Free movement, multilevel governance and labour law - conflicts and impacts (Formula) (completed)
Fully entitled 'Free movement, labour market regulation, and multilevel governance in an enlarged EU/EEA - a Nordic and comparative perspective, FORMULA was one of three Projects (award no. 182747) funded by The Research Council of Norway in the first phase of the Research initiative 'Europe in Transition (EUROPA)', a ten year program (2007-2017) focusing on transition processes in Europe and how these progesses affect Norway.
Formula started up in 2008 and was closed in 2014.
The principal objective and sub-goals of the FORMULA Project was to study, at EU and national levels, key EU regulation pertaining to the internal market and free movement, in particular the Posted Workers Directive and the Services Directive, and interconnecting issues and processes to attain, by way of comparative and interdisciplinary approaches, deepened understanding of how interacting political, legal, socio-institutional and economic logics are influencing the interplay between the different institutions and organised actors shaping supra-national decision-making and national adjustments in the emerging multilayered European polity, with particular regard to the formation, adaptation, and application of legal regimes in the labour market.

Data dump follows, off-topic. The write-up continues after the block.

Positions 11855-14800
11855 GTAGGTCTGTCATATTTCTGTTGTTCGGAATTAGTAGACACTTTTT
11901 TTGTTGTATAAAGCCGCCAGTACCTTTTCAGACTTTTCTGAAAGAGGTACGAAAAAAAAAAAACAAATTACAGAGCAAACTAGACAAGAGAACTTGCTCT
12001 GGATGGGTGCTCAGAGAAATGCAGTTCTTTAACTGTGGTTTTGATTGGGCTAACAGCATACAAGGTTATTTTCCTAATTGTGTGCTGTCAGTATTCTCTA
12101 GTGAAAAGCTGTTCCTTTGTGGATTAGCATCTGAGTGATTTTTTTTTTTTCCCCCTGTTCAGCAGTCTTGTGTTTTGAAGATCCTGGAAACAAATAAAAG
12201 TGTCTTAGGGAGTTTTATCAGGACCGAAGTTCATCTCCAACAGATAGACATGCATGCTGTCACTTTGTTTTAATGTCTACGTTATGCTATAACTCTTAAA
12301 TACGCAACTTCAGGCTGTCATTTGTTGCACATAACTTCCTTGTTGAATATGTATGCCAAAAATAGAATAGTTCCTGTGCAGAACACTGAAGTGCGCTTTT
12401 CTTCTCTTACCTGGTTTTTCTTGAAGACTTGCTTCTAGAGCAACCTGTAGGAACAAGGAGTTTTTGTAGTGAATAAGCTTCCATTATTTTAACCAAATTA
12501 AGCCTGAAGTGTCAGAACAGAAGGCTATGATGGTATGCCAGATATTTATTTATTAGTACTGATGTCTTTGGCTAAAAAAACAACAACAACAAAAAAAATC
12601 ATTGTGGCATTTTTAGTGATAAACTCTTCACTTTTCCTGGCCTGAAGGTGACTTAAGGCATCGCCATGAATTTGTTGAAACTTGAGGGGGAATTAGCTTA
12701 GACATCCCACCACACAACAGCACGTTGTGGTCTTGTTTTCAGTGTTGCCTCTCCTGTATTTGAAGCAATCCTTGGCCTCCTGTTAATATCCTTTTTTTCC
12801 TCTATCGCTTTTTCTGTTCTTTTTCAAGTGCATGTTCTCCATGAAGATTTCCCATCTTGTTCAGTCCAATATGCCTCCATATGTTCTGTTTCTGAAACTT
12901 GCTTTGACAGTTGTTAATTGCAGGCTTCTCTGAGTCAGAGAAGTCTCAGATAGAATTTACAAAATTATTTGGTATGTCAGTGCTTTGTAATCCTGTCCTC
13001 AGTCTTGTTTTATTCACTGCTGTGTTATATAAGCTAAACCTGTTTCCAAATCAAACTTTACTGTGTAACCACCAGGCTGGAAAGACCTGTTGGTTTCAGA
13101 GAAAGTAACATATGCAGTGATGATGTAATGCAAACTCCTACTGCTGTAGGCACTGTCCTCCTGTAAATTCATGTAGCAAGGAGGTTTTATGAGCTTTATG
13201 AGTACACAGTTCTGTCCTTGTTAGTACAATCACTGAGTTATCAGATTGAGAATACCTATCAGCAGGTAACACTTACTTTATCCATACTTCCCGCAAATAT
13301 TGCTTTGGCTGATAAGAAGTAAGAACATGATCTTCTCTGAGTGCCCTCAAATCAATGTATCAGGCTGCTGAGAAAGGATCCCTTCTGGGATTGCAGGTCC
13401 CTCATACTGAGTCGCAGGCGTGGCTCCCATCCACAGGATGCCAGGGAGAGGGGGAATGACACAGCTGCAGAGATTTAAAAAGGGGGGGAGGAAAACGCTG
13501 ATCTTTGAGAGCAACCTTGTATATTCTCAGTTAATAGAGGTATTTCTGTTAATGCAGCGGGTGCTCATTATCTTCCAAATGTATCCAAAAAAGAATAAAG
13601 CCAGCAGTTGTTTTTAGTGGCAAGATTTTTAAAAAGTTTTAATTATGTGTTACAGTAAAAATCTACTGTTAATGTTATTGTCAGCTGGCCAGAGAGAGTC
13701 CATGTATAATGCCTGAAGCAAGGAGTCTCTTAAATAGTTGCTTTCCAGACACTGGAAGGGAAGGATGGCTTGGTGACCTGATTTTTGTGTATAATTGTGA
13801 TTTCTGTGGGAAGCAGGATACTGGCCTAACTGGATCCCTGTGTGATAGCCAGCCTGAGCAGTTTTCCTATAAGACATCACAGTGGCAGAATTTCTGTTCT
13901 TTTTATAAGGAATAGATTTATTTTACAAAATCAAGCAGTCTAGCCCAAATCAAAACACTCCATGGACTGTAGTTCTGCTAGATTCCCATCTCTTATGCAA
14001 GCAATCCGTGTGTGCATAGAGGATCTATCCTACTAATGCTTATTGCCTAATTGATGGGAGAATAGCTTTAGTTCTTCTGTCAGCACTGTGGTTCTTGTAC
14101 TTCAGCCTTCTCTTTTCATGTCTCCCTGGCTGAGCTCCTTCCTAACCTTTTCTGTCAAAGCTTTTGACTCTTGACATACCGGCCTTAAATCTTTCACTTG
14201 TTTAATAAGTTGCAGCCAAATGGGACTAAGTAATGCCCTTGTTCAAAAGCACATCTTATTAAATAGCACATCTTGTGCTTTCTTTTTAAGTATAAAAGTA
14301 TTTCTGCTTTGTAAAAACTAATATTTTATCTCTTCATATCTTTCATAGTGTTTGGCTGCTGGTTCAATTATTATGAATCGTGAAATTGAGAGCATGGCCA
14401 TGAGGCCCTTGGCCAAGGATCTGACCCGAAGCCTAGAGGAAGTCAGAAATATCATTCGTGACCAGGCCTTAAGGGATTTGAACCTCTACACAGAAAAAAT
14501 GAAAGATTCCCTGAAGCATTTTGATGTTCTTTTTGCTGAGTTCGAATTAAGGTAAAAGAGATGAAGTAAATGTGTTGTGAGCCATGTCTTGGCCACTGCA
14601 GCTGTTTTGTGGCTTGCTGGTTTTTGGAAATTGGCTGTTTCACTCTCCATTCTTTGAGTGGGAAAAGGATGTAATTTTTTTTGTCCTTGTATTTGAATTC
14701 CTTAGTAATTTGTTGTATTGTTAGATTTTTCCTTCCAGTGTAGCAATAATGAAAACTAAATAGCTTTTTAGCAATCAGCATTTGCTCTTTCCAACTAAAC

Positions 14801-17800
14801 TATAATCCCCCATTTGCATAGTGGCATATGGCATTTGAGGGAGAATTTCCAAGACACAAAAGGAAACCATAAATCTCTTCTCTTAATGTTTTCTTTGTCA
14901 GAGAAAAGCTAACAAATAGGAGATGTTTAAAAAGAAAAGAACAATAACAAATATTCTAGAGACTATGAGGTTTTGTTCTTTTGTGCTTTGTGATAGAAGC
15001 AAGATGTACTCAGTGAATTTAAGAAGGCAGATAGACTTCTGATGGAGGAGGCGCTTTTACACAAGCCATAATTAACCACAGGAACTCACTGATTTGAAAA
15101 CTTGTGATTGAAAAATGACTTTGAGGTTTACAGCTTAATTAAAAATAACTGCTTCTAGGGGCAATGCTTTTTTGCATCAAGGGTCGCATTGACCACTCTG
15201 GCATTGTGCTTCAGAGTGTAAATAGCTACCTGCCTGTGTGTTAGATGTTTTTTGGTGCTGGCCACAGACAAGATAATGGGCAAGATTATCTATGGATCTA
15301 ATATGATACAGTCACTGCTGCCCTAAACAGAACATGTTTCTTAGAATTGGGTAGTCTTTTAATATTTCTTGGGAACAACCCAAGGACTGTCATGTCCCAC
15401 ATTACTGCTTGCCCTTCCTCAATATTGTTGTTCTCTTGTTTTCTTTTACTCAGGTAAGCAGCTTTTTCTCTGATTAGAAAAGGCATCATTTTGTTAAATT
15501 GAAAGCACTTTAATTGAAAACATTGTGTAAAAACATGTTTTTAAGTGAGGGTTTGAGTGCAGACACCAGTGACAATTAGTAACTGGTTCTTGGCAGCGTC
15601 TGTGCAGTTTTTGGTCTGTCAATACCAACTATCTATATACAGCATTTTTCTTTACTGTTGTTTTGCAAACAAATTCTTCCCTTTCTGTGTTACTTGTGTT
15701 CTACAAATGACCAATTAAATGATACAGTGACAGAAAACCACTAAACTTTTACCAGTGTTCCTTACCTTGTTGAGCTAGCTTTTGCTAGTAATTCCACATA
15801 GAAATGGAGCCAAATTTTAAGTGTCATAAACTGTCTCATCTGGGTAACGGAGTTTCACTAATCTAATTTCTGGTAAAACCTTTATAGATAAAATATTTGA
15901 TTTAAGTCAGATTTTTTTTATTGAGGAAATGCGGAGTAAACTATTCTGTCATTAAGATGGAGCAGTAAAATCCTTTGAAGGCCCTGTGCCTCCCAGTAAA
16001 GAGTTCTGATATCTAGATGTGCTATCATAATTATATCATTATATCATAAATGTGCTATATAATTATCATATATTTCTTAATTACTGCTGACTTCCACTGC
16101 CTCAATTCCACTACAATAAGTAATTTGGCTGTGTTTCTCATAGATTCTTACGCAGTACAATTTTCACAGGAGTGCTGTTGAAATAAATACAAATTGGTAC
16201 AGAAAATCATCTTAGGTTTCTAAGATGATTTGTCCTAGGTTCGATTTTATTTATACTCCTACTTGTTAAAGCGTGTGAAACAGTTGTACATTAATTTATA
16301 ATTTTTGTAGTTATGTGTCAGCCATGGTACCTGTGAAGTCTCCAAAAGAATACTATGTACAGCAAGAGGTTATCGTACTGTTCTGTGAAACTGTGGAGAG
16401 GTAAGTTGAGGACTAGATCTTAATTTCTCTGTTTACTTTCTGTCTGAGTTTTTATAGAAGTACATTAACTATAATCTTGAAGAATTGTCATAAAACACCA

This Project has focused on the elaboration of the Posted Workers Directive, the Services Directive, and also the Temporary Agency Work Directive, and interconnecting issues and processes. This includes political decision making processes, the implementation of the directives at national levels, cross-cutting issues of wage setting, enforcement, sanctions, public procurement, temporary agency work, third country nationals, and private international law, as well as analyses of the conundrum of conflicts between EU/EEA Law, international (ILO and Council of Europe) Law, and national Labour Law and industrial relations systems.
The FORMULA project focused primarily on eight countries - Denmark, Finland, Germany, the Netherlands, Norway, Poland, Sweden, and the United Kingdom. The project research team included researchers from those countries; in addition, a number of external international researchers contributed at various stages. The FORMULA project was headed by Professor Stein Evju, of the Department of Private Law, University of Oslo, where the project was situated.
The FORMULA Project was funded by the Research Council of Norway.